Prairie Wolf Park



Did you know ... at one time wolves roamed freely throughout Gaines Charter Township? In an attempt to preserve history for the enjoyment of future generations, the Gaines Charter Township Parks and Recreation Committee has established a forty-five acre passive use park for the enjoyment of young and old alike. You may enjoy sitting on the creek-bank, basking in the summer sun and watching a pair of ducks; or maybe while taking a walk or running on the trails you will catch a glimpse of nesting bluebirds, deer, or other animals. In the winter the trails are available for cross country skiing and snowshoeing. We invite you to explore the land where the Prairie Wolf ran free.

  The Story of the Gull Prairie Wolf

From A History and Directory of Kent County, 1870
    Compiled and Published by Dillenback & Leavitt, about 1870 

“About the year 1848, there was a wolf who had her beat from this vicinity to Gull Prairie, in Barry County, and was known as the “Gull Prairie wolf,” who usually made the round trip once a week. (Better time than the early stages.) The dogs would not molest her, and she seemed to fear neither man nor beast. She had been caught once in a steel trap, and all efforts to entrap her again were for a long time unsuccessful. Even the children, in time, learned to distinguish her voice from other wolves, and were in the habit of listening for her on certain nights. She seldom disappointed them, and made night hideous with her dismal howls.

She finally killed four sheep in one night on the premises of Mr. Mesnard…[and a neighbor], who lived near, requested the owner to leave one of the carcasses which Madame wolf had partially devoured, and he did so. Mr. Jones and Orson Cook then held a council of war. It was determined to make one more effort to entrap her. Accordingly two traps were set about the carcass. But on her next visit she contrived to remove the carcass several rods, taking care to avoid the traps. Four were set—placing the intermediate spaces small pieces of iron, which were left in sight, while the traps were carefully concealed. This time they outwitted her. For after visiting two barns in the neighborhood, and trying to obtain a fresh quarter of mutton, she went and put her identical game foot into one of the traps.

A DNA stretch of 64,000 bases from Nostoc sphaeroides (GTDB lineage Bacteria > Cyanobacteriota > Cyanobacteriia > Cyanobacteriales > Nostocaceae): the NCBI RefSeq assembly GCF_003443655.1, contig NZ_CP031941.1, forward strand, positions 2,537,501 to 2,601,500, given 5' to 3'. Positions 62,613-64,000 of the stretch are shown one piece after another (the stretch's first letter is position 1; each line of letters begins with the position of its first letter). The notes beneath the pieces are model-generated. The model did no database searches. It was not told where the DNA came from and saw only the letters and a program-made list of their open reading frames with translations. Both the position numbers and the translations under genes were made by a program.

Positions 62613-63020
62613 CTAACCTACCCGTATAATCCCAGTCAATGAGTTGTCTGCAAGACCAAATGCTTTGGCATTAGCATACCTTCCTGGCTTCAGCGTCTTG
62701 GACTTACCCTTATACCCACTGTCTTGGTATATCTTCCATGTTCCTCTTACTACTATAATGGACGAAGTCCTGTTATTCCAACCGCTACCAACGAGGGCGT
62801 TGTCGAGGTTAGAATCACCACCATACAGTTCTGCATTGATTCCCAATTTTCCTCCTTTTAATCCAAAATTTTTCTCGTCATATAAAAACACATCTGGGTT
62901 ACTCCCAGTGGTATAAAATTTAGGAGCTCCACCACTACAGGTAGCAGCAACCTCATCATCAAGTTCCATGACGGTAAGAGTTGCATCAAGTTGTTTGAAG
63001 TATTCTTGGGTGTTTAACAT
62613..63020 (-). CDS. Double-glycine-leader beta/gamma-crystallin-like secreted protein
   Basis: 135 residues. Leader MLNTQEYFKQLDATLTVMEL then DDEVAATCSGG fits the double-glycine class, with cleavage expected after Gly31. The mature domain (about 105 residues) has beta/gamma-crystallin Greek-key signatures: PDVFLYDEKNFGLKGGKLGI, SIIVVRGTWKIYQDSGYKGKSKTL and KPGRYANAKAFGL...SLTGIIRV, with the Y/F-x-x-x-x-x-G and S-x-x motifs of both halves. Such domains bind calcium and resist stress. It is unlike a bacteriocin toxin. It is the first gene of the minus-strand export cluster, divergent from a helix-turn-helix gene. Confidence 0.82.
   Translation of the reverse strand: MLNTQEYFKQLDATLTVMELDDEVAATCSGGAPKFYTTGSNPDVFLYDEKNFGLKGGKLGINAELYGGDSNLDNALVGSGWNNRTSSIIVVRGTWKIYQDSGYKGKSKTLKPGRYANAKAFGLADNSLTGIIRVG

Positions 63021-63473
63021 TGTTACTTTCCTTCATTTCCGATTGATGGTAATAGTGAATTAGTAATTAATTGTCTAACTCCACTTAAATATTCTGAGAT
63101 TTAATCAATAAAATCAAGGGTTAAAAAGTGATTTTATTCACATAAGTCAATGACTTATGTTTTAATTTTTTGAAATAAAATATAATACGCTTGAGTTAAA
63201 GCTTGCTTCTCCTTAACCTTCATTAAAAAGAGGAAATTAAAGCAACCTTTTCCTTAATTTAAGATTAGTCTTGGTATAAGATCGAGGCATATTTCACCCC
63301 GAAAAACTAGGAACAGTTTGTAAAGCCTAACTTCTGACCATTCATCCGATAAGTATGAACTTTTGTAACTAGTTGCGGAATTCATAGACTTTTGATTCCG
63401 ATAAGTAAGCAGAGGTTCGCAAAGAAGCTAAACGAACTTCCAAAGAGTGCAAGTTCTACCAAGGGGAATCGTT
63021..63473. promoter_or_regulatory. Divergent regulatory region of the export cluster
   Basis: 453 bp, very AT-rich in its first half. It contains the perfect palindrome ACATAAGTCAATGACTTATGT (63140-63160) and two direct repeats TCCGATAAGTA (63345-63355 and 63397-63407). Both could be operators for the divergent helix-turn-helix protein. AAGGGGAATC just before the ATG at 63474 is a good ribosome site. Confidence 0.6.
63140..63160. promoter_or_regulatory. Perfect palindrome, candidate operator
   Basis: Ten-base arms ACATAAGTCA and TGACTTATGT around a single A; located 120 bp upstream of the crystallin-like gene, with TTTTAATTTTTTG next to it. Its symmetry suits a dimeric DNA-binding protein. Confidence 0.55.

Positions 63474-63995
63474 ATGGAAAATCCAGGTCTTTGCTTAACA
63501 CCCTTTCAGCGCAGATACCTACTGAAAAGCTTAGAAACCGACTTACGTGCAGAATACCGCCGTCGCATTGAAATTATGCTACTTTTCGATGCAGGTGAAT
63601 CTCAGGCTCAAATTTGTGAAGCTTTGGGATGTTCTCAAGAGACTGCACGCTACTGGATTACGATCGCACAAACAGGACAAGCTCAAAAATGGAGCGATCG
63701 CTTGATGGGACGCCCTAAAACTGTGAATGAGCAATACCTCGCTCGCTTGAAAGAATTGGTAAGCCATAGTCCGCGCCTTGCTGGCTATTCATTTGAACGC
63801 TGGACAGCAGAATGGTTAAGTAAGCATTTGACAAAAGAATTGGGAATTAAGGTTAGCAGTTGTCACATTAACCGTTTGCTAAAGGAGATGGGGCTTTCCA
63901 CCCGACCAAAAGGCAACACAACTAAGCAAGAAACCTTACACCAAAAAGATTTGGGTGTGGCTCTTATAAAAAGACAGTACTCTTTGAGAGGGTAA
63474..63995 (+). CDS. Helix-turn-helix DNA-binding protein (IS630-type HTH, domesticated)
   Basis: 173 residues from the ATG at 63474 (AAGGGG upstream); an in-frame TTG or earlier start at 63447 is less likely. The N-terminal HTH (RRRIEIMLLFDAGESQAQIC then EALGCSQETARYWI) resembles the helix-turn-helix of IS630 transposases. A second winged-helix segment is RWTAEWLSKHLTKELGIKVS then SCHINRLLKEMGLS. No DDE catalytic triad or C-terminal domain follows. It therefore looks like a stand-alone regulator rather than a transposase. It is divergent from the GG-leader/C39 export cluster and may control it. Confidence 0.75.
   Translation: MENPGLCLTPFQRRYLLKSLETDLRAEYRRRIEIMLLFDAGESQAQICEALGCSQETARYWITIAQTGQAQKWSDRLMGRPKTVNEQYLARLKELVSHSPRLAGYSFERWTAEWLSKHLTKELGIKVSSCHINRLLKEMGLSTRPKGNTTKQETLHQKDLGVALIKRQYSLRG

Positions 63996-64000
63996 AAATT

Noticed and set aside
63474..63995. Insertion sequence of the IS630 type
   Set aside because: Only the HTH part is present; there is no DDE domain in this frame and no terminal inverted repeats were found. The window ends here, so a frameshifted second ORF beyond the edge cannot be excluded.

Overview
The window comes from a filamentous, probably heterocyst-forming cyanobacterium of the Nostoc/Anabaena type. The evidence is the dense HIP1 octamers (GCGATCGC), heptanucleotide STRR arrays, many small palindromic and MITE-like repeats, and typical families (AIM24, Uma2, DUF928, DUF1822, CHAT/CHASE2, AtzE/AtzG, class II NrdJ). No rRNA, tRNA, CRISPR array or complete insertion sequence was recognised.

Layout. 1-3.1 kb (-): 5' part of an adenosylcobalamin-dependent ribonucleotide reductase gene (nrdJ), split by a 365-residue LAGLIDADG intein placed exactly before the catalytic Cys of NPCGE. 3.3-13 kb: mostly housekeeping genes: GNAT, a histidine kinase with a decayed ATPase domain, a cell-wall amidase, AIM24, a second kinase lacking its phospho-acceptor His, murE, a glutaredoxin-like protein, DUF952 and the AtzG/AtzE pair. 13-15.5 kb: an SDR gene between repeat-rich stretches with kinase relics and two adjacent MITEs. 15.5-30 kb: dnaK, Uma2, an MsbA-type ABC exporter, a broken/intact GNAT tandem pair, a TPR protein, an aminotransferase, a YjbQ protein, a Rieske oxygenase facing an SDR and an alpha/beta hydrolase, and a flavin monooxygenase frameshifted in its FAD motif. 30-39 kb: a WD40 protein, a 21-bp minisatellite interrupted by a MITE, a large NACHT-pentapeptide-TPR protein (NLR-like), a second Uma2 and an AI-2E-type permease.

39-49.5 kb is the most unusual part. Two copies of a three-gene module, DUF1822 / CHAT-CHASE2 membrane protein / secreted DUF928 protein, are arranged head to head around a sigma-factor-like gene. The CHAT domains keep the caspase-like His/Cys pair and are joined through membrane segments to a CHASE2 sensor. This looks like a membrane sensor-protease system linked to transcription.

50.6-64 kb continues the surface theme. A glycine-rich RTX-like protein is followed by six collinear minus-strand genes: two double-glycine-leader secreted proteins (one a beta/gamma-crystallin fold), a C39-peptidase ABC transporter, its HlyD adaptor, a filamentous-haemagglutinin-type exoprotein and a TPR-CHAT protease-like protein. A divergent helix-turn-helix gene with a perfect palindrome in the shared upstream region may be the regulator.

Early on the following morning, Messrs. Jones and Cook took the trail in pursuit. They obtained a glimpse of their victim near the present residence of Mr. Blake, on section 15, and, after following her to the vicinity of Duncan Lake, in Barry County, succeeded in getting her headed toward home. They followed and overtook her on section 25, in Gaines. She ‘caved in,’ completely vanquished, and submitted to being bound with bark and slung to a pole; our two hunters being resolved to carry her back alive to the scene of her recent murders. A thing, by the way, much easier resolved than executed. For they were soon satisfied to leave all but the pelt, for which they received one dollar, and ten and a half dollars in the shape of County and State bounties. They soon after caught a neighbor’s boy by the heel, in one of the same traps. A large, good natured specimen of the ‘Genus Yankee,’ about twenty years of age, who, anxious to become versed in all the mysteries of woodcraft, was peering about to see how a wolf trap was set. He found out—as well as how one was sprung. His cries soon brought his father to his assistance, and gave the wolf hunters no further trouble.”

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Prairie Wolf Park Map

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